• If enough people wear the ribbon, it makes it clear to most people, just by looking around them, that innuendo is not going to be received well.
  • It obviates the need for PyCon staff to intervene, except in the case of the most egregious offenders.
  • It is non-confrontational, but effective.

If it works, then this becomes a symbol that can be adopted by other conferences, and in other contexts as well. The PyCon community has come a long way in the last few years towards becoming a fully welcoming community, where no one has to have “thick skin”. Let’s get all the way there.

Clarifications, 3/23

This issue has blown up to receive attention from an audience much larger than the attendees of PyCon. So I will offer a few clarifications after watching reactions to this post from the past few days:

Many commenters are responding to my use of the word “victim”. Of course hearing a dongle joke and a possible innuendo about forking does not put anyone in the same class of being a victim as someone who is assaulted. I still believe, that when this all started, Adria was trying to stand up to a culture where women have to listen to sexual innuendo on a steady basis. I know from speaking with many colleagues and friends that this culture is not comfortable in professional contexts for many women.

The ensuing flare-up of attention really came from PlayHaven’s firing of one of their employees as a result of this incident. If that had not happened, this event would not have grabbed the attention of people all over the internet. That is especially true when you acknowledge that no one was kicked out of the conference. “Men spoken briefly to by PyCon staff” does not grab anyone’s attention like “Man fired for making joke about dongles”.

Despite the role that PlayHaven played in this incident capturing everyone’s attention, the majority of disparaging remarks and attacks have been directed at Adria and SendGrid. Adria may have gloated a bit and made it harder to sympathize with her, but nothing she has done warrants attacks against her and SendGrid. Rational arguments are entirely appropriate, but attacks and threats are not.  I don’t think people should post pictures of people who annoy them publicly on a regular basis. I do recognize, however, that some form of activism like that can serve to bring an issue into a larger realm of discussion. I think that was the role Adria was originally trying to play.

The white ribbon concept does not need to be taken literally. There is a white ribbon project, in which men wear actual ribbons to signify their willingness to speak out against violence towards women. The point I was trying to make is that it might be a good idea to let people make a small visual indication that they support having a code of conduct. This makes it clear to many people that we do want a culture where people can let go of the thick skin they have developed elsewhere.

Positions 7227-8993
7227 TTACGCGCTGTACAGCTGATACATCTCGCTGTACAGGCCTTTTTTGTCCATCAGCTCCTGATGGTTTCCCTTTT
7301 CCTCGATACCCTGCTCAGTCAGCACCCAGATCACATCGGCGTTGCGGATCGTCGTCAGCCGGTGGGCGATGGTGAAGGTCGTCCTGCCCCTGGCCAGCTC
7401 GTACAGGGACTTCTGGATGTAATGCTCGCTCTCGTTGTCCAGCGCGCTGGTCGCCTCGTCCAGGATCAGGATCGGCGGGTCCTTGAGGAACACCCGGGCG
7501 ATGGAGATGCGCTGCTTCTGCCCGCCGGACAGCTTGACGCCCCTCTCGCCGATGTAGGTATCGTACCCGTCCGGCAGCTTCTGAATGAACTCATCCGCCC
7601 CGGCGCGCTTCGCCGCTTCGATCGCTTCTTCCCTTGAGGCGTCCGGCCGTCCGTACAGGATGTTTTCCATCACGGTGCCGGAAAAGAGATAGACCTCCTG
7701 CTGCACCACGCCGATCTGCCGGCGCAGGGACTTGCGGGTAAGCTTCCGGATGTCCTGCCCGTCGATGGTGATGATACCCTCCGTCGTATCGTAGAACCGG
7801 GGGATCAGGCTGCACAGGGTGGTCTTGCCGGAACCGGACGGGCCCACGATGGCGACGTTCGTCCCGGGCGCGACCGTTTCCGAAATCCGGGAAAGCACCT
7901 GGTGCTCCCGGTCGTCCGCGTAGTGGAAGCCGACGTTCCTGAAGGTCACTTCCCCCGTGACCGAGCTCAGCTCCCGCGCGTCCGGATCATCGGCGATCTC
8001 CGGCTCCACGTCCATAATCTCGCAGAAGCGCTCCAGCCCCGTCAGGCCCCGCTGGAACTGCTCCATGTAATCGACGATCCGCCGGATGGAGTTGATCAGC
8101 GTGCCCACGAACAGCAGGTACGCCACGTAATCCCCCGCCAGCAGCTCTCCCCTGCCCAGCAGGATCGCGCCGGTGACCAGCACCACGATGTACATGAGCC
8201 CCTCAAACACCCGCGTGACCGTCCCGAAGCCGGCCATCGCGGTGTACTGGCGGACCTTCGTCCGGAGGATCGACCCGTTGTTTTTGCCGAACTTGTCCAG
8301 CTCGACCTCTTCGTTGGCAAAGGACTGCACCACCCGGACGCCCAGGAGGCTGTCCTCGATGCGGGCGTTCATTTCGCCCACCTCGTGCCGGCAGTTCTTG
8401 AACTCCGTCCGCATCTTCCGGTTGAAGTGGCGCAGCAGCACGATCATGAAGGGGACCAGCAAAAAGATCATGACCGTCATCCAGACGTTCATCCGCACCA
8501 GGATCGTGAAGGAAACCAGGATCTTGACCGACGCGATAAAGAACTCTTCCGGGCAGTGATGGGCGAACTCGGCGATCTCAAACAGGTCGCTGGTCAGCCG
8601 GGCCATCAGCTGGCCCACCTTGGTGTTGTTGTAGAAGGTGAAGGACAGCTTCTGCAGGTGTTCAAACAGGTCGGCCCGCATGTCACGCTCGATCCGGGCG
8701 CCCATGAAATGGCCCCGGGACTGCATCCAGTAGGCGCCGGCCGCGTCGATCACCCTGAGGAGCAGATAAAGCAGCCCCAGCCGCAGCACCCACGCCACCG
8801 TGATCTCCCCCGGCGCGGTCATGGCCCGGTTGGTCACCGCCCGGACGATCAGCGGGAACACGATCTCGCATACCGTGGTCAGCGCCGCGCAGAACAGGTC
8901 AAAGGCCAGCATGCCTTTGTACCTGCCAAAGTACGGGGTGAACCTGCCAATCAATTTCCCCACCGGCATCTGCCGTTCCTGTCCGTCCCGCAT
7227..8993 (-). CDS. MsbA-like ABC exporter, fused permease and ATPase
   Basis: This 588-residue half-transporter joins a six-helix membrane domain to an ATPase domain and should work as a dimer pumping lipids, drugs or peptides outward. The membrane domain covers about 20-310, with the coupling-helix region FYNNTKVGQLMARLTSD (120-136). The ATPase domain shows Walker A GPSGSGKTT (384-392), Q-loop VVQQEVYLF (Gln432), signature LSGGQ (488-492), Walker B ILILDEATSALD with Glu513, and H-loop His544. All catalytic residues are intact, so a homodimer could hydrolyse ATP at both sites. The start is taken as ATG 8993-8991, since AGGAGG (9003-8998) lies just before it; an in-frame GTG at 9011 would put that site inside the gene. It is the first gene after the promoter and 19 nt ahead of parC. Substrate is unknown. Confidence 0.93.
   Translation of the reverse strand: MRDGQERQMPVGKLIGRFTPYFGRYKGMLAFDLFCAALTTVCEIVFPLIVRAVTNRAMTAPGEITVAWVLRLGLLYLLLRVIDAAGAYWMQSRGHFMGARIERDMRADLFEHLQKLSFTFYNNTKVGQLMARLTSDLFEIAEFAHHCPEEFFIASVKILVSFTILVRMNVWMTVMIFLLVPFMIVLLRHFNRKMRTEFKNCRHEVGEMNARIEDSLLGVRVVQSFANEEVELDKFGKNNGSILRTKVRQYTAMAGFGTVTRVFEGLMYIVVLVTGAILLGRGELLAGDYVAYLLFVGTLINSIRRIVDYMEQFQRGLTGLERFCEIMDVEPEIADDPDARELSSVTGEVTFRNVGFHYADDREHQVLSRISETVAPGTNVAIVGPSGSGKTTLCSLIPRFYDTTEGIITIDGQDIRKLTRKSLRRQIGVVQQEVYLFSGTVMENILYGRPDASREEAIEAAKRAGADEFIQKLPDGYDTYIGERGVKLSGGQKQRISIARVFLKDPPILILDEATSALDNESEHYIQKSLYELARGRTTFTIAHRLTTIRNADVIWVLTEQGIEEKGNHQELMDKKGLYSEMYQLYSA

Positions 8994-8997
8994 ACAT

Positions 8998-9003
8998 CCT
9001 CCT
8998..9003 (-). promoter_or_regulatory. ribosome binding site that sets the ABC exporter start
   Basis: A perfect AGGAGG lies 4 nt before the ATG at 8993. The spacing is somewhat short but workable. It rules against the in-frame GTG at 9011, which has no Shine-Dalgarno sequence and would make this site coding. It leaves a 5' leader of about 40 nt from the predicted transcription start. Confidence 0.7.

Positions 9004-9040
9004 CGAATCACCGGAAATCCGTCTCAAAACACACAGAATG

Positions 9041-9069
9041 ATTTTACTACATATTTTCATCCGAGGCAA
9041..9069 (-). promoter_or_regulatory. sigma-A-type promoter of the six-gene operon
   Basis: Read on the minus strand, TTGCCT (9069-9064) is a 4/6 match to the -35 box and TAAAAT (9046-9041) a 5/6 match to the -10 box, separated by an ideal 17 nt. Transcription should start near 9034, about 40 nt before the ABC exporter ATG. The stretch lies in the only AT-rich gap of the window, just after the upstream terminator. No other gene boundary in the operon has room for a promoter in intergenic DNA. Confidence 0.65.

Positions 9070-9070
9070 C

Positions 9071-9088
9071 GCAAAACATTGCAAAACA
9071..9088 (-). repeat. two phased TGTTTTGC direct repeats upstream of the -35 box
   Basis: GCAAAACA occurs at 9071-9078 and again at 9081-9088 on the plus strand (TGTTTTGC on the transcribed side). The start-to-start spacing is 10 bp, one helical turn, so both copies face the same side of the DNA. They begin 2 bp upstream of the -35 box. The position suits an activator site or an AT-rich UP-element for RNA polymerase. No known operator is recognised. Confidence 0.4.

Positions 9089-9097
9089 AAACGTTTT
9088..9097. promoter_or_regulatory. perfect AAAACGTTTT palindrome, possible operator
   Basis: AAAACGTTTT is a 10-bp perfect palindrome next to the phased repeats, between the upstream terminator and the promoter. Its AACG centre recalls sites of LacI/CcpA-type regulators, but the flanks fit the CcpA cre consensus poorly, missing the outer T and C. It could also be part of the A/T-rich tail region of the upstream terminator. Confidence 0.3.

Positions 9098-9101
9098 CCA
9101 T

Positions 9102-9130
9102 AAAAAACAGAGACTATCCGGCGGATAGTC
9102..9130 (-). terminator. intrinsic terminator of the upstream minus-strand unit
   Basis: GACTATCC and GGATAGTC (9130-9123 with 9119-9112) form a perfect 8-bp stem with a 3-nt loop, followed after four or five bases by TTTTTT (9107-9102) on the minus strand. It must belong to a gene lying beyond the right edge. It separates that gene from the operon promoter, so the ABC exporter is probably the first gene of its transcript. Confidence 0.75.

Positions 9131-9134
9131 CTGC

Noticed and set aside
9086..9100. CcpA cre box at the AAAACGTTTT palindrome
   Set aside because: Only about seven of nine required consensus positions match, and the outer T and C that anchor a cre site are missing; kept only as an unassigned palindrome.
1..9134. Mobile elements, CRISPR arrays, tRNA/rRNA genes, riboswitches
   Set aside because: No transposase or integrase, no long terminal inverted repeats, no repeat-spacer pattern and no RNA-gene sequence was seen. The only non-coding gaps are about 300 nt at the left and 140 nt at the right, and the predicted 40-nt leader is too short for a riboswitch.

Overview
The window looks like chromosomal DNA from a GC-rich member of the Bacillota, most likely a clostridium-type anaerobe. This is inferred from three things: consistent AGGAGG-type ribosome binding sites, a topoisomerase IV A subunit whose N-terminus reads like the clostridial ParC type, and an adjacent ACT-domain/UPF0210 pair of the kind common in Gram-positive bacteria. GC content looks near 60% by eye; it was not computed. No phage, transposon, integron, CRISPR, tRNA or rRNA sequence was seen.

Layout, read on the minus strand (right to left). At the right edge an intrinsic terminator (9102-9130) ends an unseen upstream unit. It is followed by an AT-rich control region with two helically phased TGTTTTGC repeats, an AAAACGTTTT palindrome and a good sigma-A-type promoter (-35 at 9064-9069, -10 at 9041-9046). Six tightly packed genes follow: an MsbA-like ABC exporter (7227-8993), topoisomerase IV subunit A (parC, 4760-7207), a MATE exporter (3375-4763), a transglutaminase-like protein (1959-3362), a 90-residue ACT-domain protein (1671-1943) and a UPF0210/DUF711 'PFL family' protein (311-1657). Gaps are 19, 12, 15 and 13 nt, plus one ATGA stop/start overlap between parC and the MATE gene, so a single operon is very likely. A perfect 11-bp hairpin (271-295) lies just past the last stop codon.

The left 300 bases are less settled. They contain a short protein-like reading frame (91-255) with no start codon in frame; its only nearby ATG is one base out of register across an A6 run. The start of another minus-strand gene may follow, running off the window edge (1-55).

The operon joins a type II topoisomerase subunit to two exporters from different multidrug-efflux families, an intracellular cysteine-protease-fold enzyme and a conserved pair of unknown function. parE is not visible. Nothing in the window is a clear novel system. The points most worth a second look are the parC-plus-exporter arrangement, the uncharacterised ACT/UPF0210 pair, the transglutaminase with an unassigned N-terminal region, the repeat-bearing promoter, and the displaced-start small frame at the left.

Most of the comments on this post are negative and dismissive. But there have been a number of “likes” and retweets of this article by people I respect in the Python community. So there are some ideas here that do resonate with people who have direct experience in the Python community. I can understand why people would not write supportive comments for ideas like these right now, given the overwhelming sentiment being expressed in these comments and elsewhere. I make no assumptions about how much support is out there, either.

In closing, the PyCon staff themselves have acted appropriately throughout the conference and during the ensuing flare-up. Their approaches to encouraging and supporting diversity are paying off in a variety of very visible, and measurable ways.

About ehmatthes

Teacher, hacker, new dad, outdoor guy
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14 Responses to PyCon’s Code of Conduct: The Next Step

  1. Anonymous says:

    “Adria’s response to this situation was ideal or not: whether she should have posted the picture publicly, whether she gloated or not. That misses the point” Well yeah it’s pretty cut and dry if you disqualify half the freaking event.